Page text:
I didn’t want to join. I wanted to go to school and study, and my parents didn’t know where I was. If I joined the army life would change for me. When I was with my parents I never knew about smoking, drinking, gambling. . . . now I know all of these things. I told them I didn’t want to join. They said, “You can’t do anything about it, you’re with us now.” I told them I was twelve years old. They said, “Never mind your age, we can keep you in the camp until you’re old enough.” I told them I was a student. We wanted to run away but it wasn’t easy. We talked about it three or four times. Three ran away, but one was caught. He had to dive face down on the ground, then every Ye Nyunt boy had to beat him one time. Some had pity on him and didn’t hit him very hard, so the supervisor said “I’ll show you how” and hit him once, and then said, “Go and hit him once like that.” Most of the hits were on his legs, with a bamboo about this big [two inches in diameter]. The boy was about sixteen. After the beating he was in bad shape, he was crying and couldn’t stand up. He wasn’t bleeding, but he was swollen and his skin was bruised gray and brown. He was sent to the clinic for three or four days before coming back. After the clinic he still had bruises on his legs. -Myo Chit, seized by the army at age twelve in 1998

What is most worrisome is the kind of psychological impact these things as killing, raping, harrassing civilians has on the vulnerable minds of these youngsters! Sometimes they know that what they are doing is bad, but they still enjoy doing it… So much so that one child said

Though he may have foreseen that life as a soldier would drag down his character, he certainly did not realize that after three months of Ye Nyunt training, five months of military training, and a year in the army, he would be beating villagers with rifle butts and threatening to shoot them as he tried to force them onto a truck to take them as porters for the army. But by his own testimony, this is what he was doing. “At night we went into town and captured them everywhere, or we took a truck to a village and captured them. Sometimes they refused so we beat them. I didn’t beat them with my fists, I used my rifle butt. I hit a man twenty-seven or twenty-eight years old one time. I felt unhappy about it, but I had my commander’s order. We were ordered to get as many as we could. We could get fifty or sixty a night.” When Myo Chit was reliving this he was particularly animated and excited, and he admitted that he felt proud when his unit returned to camp with a particularly large number of porters. Only when directly asked how he felt about treating villagers this way did he express any remorse. In May 2001 he fled the army, but later joined an opposition army because “I like fighting.” Now fifteen years old, he clearly has yet to fully confront or resolve the conflict in his own mind about what he did as a Burma army soldier.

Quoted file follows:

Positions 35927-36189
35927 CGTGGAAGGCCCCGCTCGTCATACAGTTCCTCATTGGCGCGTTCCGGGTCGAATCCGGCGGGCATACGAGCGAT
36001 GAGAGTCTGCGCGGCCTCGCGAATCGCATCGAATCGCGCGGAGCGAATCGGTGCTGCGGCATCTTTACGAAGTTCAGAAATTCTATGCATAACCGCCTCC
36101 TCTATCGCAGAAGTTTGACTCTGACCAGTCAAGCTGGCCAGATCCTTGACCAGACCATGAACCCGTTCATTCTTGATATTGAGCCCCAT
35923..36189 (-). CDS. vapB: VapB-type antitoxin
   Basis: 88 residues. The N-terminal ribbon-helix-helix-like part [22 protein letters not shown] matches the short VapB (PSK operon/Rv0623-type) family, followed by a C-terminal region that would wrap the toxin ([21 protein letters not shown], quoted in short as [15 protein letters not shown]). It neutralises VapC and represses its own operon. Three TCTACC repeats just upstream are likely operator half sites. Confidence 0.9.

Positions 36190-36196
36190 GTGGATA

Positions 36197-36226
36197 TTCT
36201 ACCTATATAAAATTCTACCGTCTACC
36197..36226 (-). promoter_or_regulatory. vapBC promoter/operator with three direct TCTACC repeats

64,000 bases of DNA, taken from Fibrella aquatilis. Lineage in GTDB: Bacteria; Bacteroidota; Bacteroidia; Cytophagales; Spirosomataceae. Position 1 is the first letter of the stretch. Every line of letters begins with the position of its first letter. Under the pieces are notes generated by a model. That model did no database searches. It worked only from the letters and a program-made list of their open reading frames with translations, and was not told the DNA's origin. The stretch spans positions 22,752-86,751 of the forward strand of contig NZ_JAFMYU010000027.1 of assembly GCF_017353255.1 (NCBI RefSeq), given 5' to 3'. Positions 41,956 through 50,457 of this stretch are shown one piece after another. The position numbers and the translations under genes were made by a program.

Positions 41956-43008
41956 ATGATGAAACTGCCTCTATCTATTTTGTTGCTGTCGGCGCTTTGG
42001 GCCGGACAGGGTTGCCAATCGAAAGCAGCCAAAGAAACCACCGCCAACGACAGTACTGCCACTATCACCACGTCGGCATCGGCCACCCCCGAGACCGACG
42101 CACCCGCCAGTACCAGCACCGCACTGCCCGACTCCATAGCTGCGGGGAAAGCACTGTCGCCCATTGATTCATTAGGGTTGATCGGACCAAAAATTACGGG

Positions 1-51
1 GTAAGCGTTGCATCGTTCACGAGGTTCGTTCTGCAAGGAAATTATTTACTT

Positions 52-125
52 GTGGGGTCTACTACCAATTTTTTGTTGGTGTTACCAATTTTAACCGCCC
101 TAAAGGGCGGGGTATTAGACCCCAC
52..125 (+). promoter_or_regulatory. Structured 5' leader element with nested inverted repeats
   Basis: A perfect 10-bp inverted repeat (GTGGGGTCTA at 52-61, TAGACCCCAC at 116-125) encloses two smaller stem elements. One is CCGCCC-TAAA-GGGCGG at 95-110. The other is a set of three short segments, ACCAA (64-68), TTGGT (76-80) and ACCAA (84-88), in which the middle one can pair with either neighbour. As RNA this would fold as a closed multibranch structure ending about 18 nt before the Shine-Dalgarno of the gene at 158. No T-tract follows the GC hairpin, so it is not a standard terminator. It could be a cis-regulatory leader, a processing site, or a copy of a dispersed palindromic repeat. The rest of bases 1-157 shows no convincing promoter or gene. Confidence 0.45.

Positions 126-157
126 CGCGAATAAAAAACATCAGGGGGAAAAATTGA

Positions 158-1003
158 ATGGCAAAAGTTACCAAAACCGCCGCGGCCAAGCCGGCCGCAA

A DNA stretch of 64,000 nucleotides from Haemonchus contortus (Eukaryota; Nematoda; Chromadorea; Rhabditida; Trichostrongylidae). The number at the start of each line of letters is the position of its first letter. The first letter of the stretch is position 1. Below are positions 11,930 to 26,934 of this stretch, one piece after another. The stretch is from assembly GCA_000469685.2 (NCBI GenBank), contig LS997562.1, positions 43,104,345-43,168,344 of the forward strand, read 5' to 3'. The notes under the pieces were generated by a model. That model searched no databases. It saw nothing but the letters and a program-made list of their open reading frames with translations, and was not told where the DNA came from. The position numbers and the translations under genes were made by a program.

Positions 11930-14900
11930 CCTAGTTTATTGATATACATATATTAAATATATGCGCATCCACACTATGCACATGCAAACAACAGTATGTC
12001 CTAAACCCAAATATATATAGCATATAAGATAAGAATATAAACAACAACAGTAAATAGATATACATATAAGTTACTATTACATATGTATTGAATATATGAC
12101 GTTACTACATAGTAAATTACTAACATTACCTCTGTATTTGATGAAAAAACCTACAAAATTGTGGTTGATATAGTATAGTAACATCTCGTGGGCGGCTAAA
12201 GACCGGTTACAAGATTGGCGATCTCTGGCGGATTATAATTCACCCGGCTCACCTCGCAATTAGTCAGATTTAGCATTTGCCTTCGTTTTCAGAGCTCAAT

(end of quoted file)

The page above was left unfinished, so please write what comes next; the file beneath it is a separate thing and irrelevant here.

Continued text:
Childhood innocence is probably one of the most cherished things in our lives. And these children do not even know what innocence means or feels like. Sometimes they are forced to hold guns as tall as themselves!! However, we can do our bit to save some children from this gruesome crime. You can support the Child Soldier Prevention Act of 2007 here. Please also visit Coalition to stop use of child soldiers.

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Comments on: "Child Soldiers" (2)

  1. yeah! its sad that these children are ripped off their childhood and given guns instead of books.
    The movie “Blood diamond” gives a picture on what’s happening to these children.

  2. Hi Xylene,

    Thanks for dropping by.

    Yes, Blood Diamond is another heart-rendering movie… You are shocked by the realities…!!